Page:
The new Cross Spire range has been finished with PVD in 3 colours, Caviar Black, Golden Shimmer and Icy Chrome. On close inspection of each of the 3 colours, it is impossible to confirm that the chrome and gold finishes are not conventionally plated, even with the fine diamond pattern engraved surfaces.
However, it is not the finish that grabs the attention first with the Cross Spire, but the slender barrels of each format, including the fountain pen. At just 8mm diameter, the fountain pen feels exactly the same as using a slightly weighty conventional lead pencil. The screw-top cap is removed and posted with a corresponding male thread machined into the top end. This functions in 2 ways, extending the length of the pen to a significant 153mm and adjusting the balance on a very light pen of just 18 grams.
The nib is quite special for such a small pen. Visually, it looks almost out of place because of its size – a full sized-nib on a miniature pen. When compared to the Cross Apogee nib, the Spire’s nib is virtually identical across the width and even a little longer! But this is the real deal. 18ct gold with colour coded finishes in gold and rhodium as appropriate, although, Cross seem less forthcoming about the finish on the black nib. The writing experience itself is everything that would be expected of a pen at this price point. The Spire fountain pen at full price is £155.00 (PenFountain.com price £139.50). The first sample I tried which, to be fair, was a pre-production model, was quite generous in its inking whilst the subsequent production model sampled was a little more reticent, but quite acceptable. The Spire also shares the same 0.5mm line width as for other medium nibs from the Cross range. It is available with the standard fine, medium and broad nib width options.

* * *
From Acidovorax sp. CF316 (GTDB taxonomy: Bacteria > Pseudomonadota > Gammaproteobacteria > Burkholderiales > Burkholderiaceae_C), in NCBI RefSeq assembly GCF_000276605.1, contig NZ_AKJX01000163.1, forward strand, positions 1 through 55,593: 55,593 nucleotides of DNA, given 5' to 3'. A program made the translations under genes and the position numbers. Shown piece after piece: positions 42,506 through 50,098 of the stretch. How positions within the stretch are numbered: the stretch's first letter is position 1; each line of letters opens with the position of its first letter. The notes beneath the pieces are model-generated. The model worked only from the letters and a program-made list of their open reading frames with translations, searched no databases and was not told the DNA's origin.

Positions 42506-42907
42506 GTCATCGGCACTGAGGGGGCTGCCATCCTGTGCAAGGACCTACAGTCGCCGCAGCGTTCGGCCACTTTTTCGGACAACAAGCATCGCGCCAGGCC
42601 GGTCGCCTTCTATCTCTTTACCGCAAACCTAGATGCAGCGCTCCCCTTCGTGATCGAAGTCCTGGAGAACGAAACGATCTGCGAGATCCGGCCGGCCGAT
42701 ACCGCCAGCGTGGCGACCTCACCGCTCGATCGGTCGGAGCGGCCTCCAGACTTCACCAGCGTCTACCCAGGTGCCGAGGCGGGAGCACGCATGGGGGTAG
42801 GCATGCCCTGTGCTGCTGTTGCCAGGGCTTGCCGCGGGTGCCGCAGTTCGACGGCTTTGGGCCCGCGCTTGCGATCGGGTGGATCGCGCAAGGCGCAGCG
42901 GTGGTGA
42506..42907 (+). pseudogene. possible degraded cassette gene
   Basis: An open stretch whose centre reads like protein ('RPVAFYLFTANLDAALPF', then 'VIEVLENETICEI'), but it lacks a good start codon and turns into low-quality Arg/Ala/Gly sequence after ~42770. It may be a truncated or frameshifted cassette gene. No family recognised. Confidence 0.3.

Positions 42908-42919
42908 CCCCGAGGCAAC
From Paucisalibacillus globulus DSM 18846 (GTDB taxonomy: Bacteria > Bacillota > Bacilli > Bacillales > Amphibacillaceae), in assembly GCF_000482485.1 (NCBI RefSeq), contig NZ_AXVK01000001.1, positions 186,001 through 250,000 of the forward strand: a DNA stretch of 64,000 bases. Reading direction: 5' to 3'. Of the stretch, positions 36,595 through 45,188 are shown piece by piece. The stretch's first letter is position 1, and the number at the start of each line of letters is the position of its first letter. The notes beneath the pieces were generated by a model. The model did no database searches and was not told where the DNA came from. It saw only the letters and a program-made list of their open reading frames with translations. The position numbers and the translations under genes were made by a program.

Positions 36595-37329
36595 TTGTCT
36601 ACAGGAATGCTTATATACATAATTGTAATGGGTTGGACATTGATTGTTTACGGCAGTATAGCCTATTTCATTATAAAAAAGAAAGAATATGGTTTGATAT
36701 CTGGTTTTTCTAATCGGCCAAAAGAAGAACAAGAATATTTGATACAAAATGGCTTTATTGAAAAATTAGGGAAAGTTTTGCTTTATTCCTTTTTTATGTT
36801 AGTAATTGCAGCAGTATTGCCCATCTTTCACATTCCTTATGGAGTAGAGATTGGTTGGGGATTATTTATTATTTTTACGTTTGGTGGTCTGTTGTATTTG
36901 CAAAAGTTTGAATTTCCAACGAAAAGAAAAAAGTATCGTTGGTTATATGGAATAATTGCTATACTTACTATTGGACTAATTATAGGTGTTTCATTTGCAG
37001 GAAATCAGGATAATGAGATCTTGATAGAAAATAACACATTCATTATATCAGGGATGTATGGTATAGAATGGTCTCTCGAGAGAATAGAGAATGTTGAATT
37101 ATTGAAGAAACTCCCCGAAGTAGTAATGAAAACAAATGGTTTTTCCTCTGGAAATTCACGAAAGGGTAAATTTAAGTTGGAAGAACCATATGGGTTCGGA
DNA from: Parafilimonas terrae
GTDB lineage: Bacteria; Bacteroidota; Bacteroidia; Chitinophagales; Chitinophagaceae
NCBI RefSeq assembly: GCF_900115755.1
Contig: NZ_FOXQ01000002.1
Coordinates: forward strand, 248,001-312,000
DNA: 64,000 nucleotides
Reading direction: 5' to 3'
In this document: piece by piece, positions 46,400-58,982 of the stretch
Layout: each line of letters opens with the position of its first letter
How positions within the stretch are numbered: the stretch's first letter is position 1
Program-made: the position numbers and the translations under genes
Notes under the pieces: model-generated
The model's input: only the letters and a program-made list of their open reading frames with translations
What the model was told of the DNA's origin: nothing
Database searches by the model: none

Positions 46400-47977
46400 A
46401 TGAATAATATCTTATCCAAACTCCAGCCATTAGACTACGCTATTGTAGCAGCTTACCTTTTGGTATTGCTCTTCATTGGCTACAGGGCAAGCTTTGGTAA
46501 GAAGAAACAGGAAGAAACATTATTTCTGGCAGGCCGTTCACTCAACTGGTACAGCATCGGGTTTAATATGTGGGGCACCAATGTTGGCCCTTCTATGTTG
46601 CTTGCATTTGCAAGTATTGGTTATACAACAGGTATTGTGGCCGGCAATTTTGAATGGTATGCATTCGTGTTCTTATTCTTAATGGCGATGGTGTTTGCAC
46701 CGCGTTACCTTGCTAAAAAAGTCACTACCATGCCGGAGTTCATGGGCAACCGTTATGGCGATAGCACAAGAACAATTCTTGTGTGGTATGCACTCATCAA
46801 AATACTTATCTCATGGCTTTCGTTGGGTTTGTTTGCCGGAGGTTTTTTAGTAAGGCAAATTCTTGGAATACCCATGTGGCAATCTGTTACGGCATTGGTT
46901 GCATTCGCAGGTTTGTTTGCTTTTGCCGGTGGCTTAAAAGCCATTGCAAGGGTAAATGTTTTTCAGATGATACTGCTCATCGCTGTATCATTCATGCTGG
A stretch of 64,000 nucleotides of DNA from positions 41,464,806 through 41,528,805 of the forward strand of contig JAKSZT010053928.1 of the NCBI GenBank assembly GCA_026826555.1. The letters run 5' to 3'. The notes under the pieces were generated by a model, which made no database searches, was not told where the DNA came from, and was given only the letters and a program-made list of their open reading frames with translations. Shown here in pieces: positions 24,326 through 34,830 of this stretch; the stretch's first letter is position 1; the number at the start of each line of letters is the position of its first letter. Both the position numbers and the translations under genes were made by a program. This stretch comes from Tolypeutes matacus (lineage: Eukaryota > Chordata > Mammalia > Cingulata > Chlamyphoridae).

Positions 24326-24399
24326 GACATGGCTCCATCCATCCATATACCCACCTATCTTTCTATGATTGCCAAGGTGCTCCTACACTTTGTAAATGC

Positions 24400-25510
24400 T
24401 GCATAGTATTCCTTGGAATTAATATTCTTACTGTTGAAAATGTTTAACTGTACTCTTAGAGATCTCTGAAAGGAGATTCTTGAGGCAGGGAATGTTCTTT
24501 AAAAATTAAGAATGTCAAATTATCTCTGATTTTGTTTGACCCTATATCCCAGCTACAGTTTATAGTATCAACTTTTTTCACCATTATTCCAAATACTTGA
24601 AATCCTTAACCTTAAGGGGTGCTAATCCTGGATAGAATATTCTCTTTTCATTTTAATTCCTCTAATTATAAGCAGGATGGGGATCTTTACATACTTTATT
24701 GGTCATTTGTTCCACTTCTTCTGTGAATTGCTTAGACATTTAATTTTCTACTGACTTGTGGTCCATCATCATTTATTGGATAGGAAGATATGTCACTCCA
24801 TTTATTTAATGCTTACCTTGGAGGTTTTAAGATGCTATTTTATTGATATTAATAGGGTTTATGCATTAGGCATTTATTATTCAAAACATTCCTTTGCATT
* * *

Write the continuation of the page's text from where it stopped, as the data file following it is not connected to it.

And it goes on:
Because of the overall dimensions of the Cross Spire, the writing experience is a little unusual with the diminutive barrel taking some getting used to. However, for the more copious fountain pen writer, the combination of small diameter, light-weight and length may offer an exciting alternative to the more conventional pens from other manufacturers. The Spire is offered in 3 colour schemes all finished with the PVD coatings. The black is a particularly interesting option with an all black, gloss finish including trim and nib making this diminutive pen more acceptable to a potential male market.
As may be gathered from my comments here, I am quite impressed with this latest offering from Cross. But, this is a cartridge only pen using dedicated Cross Spire cartridges and only available in either blue, blue-black or black inks. On the mechanical side, the screw cap-posting facility is let down by the random positions of the clip when tightened, none of which line the clip with the nib. For writers with smaller hands this is unlikely to be a problem. For larger hands, it may have the clip catching the crook of the thumb.
In summary, if you write extensively and are looking for a fountain pen that doesn’t tire your hands or, you want to use a real fountain pen with discretion, the Cross Spire is worth looking into. But the cartridges and the clip may prove a drawback. The Cross Spire is available from PenFountain.com, or in our Cranleigh shop, in fountain pen, ballpoint and rollerball formats.